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BOSTON (Reuters) - Some small investors who want to give a piece of their minds to big tech company directors are losing their only chance: many board members are skipping annual shareholder meetings. Companies that hold meetings online have some of the worst records for attendance.


The health and social care secretary criticises Airbus for warning it could leave the UK in the event of a no-deal Brexit.


Sarah Sanders said she was refused service at the Red Hen because she worked for Trump


LONDON (Reuters) - Britain's health minister Jeremy Hunt said on Sunday it was inappropriate for businesses like Airbus [AIR.PA] to issue warnings about moving jobs because of Brexit.


Google-owned platform offers its video stars more ways to make money


Female drivers take to the Kingdom’s roads after decades-long ban is lifted


President Erdogan faces challenge from resurgent opposition in critical elections


Prospects for the Faang trade and pound’s bounce in focus for the new trading week


Producers search for new markets as Beijing curbs domestic output 


Prime minister pushes for an agreement that looks like a single market for goods but not services


Survey shows men and women think differently about how much diversity has improved


National probe launched into workplace misconduct in response to #MeToo campaign


Cambridge Analytica

  • Cambridge Analytica staffers did not believe the allegations about the company until almost the very end.
  • Two Cambridge Analytica insiders that Business Insider spoke to describe the final months at the firm before it filed for bankruptcy.
  • The company's management held a constant stream of "town hall" meetings with staffers to wave off the news reports and allegations, and staffers took the  leaders at their word.


When Cambridge Analytica’s London offices were first raided by government authorities, the mood among employees was surprisingly cheerful.

Cambridge Analytica had become publicly embroiled in a media firestorm days earlier as news reports revealed how it sought to manipulate American and British voters by using the personal data of more than 87 million Facebook users.

But there was a sense of relief among Cambridge Analytica staffers when they realized the official visitors who'd swarmed their workplace belonged to the Information Commissioner's Office — the agency tasked with protecting data privacy in the UK — rather than being “real” investigators. Staffers made jokes about the seemingly unthreatening and bumbling nature of their visitors, taking great pleasure in pointing out various “ICO fails.”

"It was quite fun because we went through the office and saw all the fails the ICO had," one former Cambridge Analytica employee recalls. "Like, they took our servers but couldn’t get into them, because we used full disk encryption."

The attitude was not so much temerity, as simple naiveté.

Business Insider spoke to two Cambridge Analytica employees who were at the company during the final days before it declared bankruptcy and shut down. Both employees, who wished to remain anonymous, described a culture in which rank-and-file staffers remained surprisingly loyal through the end, accepting the word of their managers as gospel and dismissing unwelcome media reports.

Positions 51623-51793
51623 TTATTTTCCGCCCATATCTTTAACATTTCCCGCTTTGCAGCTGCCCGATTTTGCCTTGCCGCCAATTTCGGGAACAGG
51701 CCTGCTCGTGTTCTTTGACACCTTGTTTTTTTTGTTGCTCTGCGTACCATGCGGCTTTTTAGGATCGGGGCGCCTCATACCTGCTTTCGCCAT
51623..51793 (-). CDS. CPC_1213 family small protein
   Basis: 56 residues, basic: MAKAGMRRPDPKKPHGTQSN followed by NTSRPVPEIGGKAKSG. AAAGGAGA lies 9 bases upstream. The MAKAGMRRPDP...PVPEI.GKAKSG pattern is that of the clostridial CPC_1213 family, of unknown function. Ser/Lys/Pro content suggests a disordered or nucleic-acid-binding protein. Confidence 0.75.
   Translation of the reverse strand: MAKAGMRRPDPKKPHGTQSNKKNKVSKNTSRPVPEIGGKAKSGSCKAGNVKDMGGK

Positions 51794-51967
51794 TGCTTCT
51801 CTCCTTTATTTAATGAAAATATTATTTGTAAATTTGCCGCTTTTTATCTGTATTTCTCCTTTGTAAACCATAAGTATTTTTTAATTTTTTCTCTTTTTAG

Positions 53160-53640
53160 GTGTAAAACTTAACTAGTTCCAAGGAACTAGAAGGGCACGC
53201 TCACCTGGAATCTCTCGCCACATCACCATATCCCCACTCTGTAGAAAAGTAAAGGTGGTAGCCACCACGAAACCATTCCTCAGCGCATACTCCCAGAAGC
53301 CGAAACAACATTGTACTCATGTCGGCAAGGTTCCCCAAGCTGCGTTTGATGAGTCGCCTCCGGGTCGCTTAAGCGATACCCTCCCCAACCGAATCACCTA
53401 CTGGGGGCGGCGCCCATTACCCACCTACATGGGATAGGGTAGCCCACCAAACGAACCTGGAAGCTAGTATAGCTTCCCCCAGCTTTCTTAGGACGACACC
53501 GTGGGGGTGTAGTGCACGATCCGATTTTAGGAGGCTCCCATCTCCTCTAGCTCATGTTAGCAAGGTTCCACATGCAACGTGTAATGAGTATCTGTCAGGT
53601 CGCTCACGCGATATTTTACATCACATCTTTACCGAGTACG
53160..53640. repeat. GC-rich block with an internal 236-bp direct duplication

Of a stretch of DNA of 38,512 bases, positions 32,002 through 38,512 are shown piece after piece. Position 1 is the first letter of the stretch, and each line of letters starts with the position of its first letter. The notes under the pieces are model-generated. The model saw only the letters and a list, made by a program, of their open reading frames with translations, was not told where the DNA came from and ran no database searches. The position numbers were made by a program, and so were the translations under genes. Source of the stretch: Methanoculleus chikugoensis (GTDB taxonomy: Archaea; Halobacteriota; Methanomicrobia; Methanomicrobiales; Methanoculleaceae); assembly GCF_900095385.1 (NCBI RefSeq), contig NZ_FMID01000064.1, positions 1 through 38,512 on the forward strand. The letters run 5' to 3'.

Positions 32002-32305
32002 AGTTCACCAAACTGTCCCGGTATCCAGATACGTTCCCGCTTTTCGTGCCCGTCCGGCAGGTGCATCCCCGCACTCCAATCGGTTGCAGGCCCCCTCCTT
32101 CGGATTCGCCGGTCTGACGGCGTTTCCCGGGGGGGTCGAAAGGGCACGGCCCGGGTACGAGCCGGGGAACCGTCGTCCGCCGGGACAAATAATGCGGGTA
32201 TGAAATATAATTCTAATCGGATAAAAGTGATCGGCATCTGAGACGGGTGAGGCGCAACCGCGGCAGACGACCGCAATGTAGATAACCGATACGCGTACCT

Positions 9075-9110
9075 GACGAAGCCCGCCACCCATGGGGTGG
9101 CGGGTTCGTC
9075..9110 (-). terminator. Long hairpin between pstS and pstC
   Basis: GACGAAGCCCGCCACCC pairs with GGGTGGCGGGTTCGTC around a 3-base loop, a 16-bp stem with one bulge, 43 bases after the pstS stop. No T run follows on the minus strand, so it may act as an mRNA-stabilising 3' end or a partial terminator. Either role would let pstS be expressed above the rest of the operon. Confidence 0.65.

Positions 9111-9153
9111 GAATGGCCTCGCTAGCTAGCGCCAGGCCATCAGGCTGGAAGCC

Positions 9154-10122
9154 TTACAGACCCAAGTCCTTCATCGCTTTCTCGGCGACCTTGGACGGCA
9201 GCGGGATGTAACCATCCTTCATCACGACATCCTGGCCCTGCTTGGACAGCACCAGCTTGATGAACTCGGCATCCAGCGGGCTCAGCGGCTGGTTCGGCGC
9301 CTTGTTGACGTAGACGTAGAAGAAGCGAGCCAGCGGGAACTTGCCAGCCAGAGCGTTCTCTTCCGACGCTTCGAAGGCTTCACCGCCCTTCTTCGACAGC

"Everyone thought we could ride this out," the other employee said.

Internal 'town hall' meetings dismissing the news reports became an almost daily occurrence

Facebook Zuckerberg Privacy Hearing Day 2 GettyThe week before the initial story broke, executives gathered employees for an "emergency town hall meeting." In the meeting, Cambridge Analytica's leadership warned that a "disgruntled former employee" had talked to the media. But they told everyone not to worry; the story wasn't going to be a big deal, according to an employee at the meeting.

As the controversy around Cambridge Analytica grew, internal town hall meetings became the norm, both employees said. After each new story about the company was published — which at some points was daily — executives would gather everyone to explain what the latest accusations were and how Cambridge Analytica was going to defend itself. 

The narrative executives told employees was a version of the company's public defense: the media was out to get them, Cambridge Analytica did nothing wrong.

The company's ties to the Trump campaign and to high profile conservatives like Steve Bannon provided plenty of reason for a political motive. Many employees even identified as left-wing or progressive, one employee said, and rationalized the political work they were doing as part of the job. Especially those who didn't work with political clients, the firm's links to Bannon, Republican mega-donors Robert and Rebekah Mercer, the Trump and Cruz campaigns, and the Leave EU campaign seemed distant to them.

Indeed, even as a series of emails, witnesses, and other documents surfaced that seemed to corroborate the initial news reports, most rank and file employees believed what their superiors were telling them. There were some rumblings about quitting, but most of the insiders, in words and actions, remained faithful. 

Employees felt especially confident following Facebook CEO Mark Zuckerberg's testimony before the US Congress and British Parliament. Employees clung to the fact that several politicians seemed to have a limited understanding of the technology behind Facebook and Cambridge Analytica.